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Jakarta Post

Analysis: Indonesian taxi industry: In a jam

  • Agustinus Reza Kirana

    The Jakarta Post

Jakarta   /   Thu, August 13, 2015   /  03:44 pm
Analysis: Indonesian taxi industry: In a jam

With the arrival of mobile applications offering new transportation services, the Indonesian taxi business is facing a huge number of challenges ahead, especially with a shortage of drivers and skyrocketing public demand.

Based on our study, Uber'€™s standard tariff, in light traffic, is around a third cheaper than taxi fares (Table 1).

These new competitors are, moreover, here to stay. The Transportation Ministry has granted temporary operational licenses, while the government is still drafting new regulations for e-commerce businesses.

Uber, operating in 57 countries, began its Indonesian operations in mid-2014, focusing on Jakarta. It now has around 700 operating units in Jakarta, and has expanded to Bali and Bandung.

Uber collaborates with rental companies in Indonesia and taps into their under-utilized cars for its operations. Normally, Uber gets a 20 percent service fee from passenger payments, with the remainder going to the drivers. In some cases, that amount may be split with owners of car rental companies.

On the motorcycle taxi front, we expect new applications to gain government support, especially in Jakarta, as they may help reduce the number of cars on the streets and ease traffic jams.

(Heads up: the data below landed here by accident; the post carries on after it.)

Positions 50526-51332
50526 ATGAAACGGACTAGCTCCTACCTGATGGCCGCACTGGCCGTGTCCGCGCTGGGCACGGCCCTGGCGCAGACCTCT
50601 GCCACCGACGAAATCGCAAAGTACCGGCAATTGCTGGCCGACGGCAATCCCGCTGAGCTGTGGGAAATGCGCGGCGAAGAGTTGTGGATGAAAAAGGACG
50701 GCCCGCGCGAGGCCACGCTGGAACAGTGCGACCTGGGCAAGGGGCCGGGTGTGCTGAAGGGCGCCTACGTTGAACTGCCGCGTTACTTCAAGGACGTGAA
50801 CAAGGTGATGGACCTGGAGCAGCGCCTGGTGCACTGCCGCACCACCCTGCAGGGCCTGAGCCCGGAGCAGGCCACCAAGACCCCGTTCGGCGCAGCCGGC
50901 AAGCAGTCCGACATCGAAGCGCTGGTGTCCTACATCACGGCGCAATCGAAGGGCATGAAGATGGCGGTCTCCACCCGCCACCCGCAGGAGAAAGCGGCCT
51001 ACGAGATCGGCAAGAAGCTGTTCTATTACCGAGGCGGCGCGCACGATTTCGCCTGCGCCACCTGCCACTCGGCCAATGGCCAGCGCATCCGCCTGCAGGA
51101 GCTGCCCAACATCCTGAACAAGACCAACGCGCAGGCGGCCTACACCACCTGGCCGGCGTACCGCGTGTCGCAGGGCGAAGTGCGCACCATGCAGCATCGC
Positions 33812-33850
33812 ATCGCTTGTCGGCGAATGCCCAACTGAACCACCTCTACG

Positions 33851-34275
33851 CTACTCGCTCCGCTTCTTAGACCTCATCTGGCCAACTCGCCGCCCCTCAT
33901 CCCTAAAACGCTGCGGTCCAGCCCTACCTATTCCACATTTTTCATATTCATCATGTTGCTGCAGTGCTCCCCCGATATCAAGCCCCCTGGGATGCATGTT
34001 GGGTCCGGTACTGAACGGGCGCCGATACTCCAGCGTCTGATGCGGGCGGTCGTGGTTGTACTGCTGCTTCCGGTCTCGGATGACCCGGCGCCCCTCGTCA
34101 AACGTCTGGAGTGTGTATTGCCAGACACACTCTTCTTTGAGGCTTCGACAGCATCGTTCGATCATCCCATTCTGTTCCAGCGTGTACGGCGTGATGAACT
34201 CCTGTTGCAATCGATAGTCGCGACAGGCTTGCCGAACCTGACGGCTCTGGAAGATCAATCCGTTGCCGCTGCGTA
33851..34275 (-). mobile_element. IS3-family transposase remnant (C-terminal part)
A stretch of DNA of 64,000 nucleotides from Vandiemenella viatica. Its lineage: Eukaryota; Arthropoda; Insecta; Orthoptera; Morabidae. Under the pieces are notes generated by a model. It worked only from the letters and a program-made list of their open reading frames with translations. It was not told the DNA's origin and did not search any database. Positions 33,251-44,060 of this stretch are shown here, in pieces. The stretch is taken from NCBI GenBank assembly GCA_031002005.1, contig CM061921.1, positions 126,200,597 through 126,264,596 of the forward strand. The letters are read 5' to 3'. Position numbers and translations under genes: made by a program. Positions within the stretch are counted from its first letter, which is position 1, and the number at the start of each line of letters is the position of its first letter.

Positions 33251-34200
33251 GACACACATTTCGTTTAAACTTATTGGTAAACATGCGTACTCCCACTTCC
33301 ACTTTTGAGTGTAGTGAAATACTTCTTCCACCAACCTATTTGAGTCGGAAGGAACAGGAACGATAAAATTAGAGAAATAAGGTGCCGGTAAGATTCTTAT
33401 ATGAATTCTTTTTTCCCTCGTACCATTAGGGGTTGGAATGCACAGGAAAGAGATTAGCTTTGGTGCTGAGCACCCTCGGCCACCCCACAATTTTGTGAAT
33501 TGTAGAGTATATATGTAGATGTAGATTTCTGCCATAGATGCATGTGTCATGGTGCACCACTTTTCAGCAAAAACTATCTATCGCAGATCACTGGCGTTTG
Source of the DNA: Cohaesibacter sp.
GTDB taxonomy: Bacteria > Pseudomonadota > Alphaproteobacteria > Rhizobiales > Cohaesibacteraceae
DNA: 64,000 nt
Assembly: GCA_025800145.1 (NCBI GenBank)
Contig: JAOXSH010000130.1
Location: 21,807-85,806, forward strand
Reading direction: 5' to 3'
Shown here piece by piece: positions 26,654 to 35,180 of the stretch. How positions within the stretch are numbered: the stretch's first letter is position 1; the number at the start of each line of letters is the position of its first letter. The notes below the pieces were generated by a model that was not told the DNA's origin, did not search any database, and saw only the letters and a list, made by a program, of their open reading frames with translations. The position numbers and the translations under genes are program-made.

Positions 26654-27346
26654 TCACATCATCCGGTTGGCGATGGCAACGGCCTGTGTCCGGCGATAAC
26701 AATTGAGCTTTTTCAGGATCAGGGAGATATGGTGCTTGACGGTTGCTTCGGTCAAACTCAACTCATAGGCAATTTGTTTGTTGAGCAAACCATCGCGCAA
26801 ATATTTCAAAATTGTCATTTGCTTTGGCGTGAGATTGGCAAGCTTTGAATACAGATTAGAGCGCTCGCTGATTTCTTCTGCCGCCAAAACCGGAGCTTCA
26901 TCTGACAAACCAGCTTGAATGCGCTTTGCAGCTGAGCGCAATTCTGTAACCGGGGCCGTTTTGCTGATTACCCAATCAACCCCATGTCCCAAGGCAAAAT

Go-Jek, a local mobile application, has seen phenomenal growth (Table 2) on high consumer demand for its services and is now supported by around 14,000 drivers in Jakarta.

In fact, our channel checks reveal that many taxi drivers have become Go-Jek drivers, attracted by flexible working hours and an up to 50 percent income hike. A Go-Jek driver can generate a net income of around Rp 5 million to Rp 7 million per month, assuming 25 working days and a daily income of around Rp 200,000 to Rp 280,000.

Taxi drivers, meanwhile, earn an average monthly income of around Rp 2.7 million to Rp 3.5 million, based on our market survey.

Hence, Go-Jek is extremely popular, forcing the company to limit the number of daily applicants to 300 because of high interest from potential drivers.

We believe this concept has a great deal of potential going forward, as Jakarta Governor Basuki '€œAhok'€ Tjahaja Purnama is supportive of this service, which he sees as aligned with his vision of making Jakarta a smart city with less traffic congestion.

We think that this application is attractive to low-to-middle-income people as a '€œbusiness-partnership'€, charging only 20 percent of total revenue as service fees, with simple requirements to join.

The threat from these mobile application services is worse for Blue Bird (BIRD) than Express Transindo Utama (TAXI) as BIRD'€™s revenues are 100 percent based on drivers'€™ incomes, which are set to decline as Uber and Go-Jek enter the fray.

As we also expect fewer drivers to be available, we forecast lower utilization rates ahead, causing earnings downgrades. We lower our TPs for BIRD to Rp 5,500 (from Rp 7,400) and TAXI to Rp 520 (from Rp 820). Thus, we retain our UNDERWEIGHT sector rating with unchanged REDUCE ratings for BIRD and TAXI, despite their severe market underperformances year to date (Table 3).
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The writer is a research analyst

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